Routine is the god of every social system; it is the seventh heaven of business, the essential component in the success of every factory, the ideal of every statesman. The social machine should run like clockwork.
--- Alfred Whitehead
A Walk in the Woods
TONIGHT on TV
West Wing Marathon
ITS ALL ROUTINE
3 August 2004
Weve settled into a routine, Ms. Sheila and I. Its become more blatant to me how "routinized" weve become this week because Walt has been in Boston visiting Jeri and its just been me and the dogs around here.
The day begins around 6 a.m. for Sheila. It matters not what time the previous night ended for me. At or around 6 a.m., if Im not already awake, she begins to subtly wake me up. Shes very polite about it. A nudge. A lick. If I open one eye a crack, shes watching me. I finally admit Im awake and start petting her. She rolls over on her back and lets me rub her tummy for awhile while Im waking up fully.
Then we get up and come downstairs. She runs outside to check and make sure everything is still there from the night before, to bark at any dogs that are barking in the neighborhood, and to relieve herself.
I check e-mail.
If I spend too much time at the computer, she begins to get antsy. Whats this? Were supposed to be at the park! There are dogs waiting for her! Again, she is very polite, but very insistent. She puts her nose under my elbow and just nudges it. Over and over again. I finally give up and get up.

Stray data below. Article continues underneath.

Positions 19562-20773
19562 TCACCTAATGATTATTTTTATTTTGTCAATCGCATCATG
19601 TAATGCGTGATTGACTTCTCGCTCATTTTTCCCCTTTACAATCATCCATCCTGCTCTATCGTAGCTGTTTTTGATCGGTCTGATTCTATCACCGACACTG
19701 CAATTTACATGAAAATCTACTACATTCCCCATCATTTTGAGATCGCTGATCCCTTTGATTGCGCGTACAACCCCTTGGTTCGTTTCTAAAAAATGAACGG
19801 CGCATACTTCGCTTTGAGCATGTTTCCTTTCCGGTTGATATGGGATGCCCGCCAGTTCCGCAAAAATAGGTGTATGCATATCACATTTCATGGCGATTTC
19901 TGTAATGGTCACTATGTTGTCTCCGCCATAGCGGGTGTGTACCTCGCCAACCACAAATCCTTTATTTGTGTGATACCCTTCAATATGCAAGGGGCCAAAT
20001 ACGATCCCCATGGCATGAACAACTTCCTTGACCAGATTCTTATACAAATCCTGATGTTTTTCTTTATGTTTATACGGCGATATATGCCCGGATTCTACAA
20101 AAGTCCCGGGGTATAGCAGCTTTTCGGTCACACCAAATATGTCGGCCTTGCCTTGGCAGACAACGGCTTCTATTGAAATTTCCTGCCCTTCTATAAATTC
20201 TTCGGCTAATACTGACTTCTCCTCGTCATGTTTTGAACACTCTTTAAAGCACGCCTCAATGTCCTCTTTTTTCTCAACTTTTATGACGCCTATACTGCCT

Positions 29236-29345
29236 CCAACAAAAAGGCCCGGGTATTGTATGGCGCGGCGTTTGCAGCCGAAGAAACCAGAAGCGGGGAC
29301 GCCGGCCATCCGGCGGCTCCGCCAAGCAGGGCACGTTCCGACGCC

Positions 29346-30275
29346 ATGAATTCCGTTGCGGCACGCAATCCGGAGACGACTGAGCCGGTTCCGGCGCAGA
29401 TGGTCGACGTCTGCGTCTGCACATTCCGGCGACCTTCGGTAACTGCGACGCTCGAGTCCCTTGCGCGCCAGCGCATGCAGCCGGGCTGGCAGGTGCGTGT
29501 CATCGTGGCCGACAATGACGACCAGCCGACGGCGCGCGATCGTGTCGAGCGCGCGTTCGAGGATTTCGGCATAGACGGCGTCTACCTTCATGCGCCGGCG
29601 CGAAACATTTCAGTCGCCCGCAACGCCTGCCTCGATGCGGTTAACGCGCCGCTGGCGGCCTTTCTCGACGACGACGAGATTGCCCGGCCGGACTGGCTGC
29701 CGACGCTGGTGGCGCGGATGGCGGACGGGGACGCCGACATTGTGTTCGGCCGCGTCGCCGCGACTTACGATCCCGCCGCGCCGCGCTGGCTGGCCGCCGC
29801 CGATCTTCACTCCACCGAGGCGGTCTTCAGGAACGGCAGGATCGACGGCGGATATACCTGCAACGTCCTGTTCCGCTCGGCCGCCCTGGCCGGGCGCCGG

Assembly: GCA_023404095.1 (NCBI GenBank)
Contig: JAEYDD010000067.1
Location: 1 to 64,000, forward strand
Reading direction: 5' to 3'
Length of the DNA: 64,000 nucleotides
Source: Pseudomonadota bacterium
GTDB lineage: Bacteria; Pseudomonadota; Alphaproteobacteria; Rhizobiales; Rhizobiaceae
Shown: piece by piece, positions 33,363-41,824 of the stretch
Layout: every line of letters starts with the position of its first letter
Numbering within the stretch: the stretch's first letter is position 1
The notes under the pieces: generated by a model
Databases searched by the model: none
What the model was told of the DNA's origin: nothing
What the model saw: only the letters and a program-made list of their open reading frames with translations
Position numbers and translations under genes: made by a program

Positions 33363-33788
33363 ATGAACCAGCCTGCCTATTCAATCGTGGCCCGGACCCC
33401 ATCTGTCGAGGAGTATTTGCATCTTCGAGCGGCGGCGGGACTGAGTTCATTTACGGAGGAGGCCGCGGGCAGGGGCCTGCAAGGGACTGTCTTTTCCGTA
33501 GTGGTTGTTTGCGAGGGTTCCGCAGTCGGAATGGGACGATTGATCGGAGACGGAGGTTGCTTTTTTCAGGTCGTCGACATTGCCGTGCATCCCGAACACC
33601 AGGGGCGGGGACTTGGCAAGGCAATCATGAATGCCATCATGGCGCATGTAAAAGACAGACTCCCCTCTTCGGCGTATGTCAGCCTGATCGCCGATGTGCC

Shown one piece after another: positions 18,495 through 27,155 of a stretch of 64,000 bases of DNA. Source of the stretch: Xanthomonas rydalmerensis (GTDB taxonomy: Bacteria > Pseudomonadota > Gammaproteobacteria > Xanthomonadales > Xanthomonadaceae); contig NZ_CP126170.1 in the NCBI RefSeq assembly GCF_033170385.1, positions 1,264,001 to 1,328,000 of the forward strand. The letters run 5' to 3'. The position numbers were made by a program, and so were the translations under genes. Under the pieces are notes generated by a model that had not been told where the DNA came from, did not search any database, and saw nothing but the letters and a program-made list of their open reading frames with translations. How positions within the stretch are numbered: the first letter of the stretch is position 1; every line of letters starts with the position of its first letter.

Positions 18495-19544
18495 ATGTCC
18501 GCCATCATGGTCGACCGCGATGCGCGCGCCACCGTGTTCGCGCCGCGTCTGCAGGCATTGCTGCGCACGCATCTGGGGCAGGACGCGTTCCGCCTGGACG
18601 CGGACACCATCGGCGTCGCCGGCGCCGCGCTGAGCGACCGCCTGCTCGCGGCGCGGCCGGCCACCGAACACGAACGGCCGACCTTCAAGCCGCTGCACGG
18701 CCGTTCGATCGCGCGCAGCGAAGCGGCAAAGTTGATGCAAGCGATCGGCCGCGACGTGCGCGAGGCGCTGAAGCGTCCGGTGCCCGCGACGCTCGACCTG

When I begin to put on my shoes is when she knows that were really going. She can hardly stand it and she used to try to grab my sox out of my hand because its now officially play time and there are things just dangling there begging to be grabbed. But long ago I made her sit when I put on my shoes and sox and if she doesnt, then I turn away from her, sit back in the chair and wait until she sits before I continue. She knows that until the shoes are on, shes not leaving, so, quivering all over because she can hardly bear it, she sits and waits. Sometimes she plays with Kimba while Im getting my shoes on.
Once the shoes are on, the time is really here and she leaps in the air and runs to the door. It must drive her nuts that I have to gather my wallet and, if were driving, my car keys. It kills her but she knows she has to sit before Ill put her choke collar on so she sits. And then she knows she has to sit again before Ill open the door. She desperately wants to grab the leash and just go, but her person has these weird rules that must be followed.
We go outside and she stands at the door of the car, always surprised if it turns out this is a walking day. If its a driving day, she hops in the back seat--she never tries to jump from back to front, as the lab puppy did, for which I am grateful. She stands in the back seat, waiting for me to roll the window down for her. I only roll it enough for her to get her nose out, but thats enough. She rides to the park with her nose out the window, sniffing at the air.
If were lucky there will be a dog at the park. Today there was a young collie, who is about the same age as Sheila. Her owner is not the sociable type, so the two of us circle the field, on opposite sides, giving each other space, each watching our dogs cavort. He throws a ball and the two dogs take off in hot pursuit. Both reach the ball at the same time, both look at it and come trotting back.
"Shes a collie; she doesnt fetch, she chases," he explains. Sheila too. She loves having things thrown for her, but fetch? Pulleeze. So the other owner and I get our exercise walking around the park, picking up balls and throwing them for the dogs that will chase at top speed and then gambol back to where we are standing, without a ball.